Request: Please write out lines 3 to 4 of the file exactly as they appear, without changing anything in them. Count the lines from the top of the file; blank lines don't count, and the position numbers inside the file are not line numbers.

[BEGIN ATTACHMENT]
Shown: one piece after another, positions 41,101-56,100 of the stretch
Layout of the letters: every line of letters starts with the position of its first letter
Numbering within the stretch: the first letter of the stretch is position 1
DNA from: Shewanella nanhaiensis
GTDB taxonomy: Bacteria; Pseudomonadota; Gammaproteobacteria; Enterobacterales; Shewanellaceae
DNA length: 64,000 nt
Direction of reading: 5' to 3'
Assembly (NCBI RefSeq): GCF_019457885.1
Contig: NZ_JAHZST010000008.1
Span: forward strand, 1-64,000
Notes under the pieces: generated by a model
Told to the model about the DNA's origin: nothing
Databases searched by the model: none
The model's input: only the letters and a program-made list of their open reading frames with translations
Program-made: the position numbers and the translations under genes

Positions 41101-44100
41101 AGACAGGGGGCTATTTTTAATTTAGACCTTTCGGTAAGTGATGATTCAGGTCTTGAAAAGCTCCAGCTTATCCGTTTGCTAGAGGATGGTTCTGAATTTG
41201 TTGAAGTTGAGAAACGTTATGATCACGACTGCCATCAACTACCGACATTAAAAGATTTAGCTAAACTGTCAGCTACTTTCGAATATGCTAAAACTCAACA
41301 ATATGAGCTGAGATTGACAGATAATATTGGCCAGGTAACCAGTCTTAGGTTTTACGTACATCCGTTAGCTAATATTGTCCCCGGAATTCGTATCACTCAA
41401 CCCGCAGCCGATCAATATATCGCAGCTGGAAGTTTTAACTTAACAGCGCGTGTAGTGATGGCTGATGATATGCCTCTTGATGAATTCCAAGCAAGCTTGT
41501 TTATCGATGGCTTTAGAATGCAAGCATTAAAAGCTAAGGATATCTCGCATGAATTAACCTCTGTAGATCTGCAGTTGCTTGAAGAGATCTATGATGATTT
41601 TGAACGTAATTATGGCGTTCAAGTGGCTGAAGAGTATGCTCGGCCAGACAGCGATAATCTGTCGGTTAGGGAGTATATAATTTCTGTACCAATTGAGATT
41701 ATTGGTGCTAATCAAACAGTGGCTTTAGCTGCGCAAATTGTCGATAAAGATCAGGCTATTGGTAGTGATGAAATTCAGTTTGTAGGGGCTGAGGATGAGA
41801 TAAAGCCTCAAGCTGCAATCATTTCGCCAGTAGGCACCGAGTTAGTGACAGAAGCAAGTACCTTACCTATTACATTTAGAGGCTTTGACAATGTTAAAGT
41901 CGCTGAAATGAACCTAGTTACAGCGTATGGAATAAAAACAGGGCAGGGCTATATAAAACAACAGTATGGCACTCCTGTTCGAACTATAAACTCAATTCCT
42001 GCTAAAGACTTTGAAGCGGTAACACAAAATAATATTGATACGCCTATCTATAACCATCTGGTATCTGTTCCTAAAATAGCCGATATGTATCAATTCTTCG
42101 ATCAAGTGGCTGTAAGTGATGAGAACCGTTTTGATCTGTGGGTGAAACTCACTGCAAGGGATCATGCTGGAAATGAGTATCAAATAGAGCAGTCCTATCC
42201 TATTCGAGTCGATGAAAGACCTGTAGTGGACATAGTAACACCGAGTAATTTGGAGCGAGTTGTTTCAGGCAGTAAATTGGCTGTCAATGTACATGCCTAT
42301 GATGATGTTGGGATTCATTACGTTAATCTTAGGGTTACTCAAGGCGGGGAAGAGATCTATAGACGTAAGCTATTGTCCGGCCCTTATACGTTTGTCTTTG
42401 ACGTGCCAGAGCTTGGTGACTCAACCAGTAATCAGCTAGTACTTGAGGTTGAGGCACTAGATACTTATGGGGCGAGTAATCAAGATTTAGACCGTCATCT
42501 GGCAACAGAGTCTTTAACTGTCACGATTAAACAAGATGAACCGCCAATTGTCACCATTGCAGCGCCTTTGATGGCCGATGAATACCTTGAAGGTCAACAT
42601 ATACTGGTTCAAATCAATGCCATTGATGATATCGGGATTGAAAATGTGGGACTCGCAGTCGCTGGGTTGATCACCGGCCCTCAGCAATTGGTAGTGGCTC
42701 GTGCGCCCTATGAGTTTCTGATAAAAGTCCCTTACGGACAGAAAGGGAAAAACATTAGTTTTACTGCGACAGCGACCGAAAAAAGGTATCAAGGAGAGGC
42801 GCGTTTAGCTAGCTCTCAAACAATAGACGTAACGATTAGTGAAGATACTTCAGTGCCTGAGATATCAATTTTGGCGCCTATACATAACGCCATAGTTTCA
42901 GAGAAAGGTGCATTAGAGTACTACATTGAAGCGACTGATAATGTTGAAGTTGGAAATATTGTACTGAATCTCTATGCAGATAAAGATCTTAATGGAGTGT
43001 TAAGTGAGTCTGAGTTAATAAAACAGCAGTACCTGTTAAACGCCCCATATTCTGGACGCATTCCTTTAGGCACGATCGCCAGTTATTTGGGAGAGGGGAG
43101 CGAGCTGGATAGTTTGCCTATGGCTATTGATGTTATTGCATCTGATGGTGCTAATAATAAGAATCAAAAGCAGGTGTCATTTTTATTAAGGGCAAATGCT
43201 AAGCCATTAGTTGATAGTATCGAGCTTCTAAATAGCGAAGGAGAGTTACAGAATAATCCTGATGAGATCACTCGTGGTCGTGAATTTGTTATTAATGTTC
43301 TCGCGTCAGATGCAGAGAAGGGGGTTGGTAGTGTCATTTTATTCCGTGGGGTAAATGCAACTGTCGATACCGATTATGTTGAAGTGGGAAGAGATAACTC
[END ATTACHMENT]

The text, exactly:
Numbering within the stretch: the first letter of the stretch is position 1
DNA from: Shewanella nanhaiensis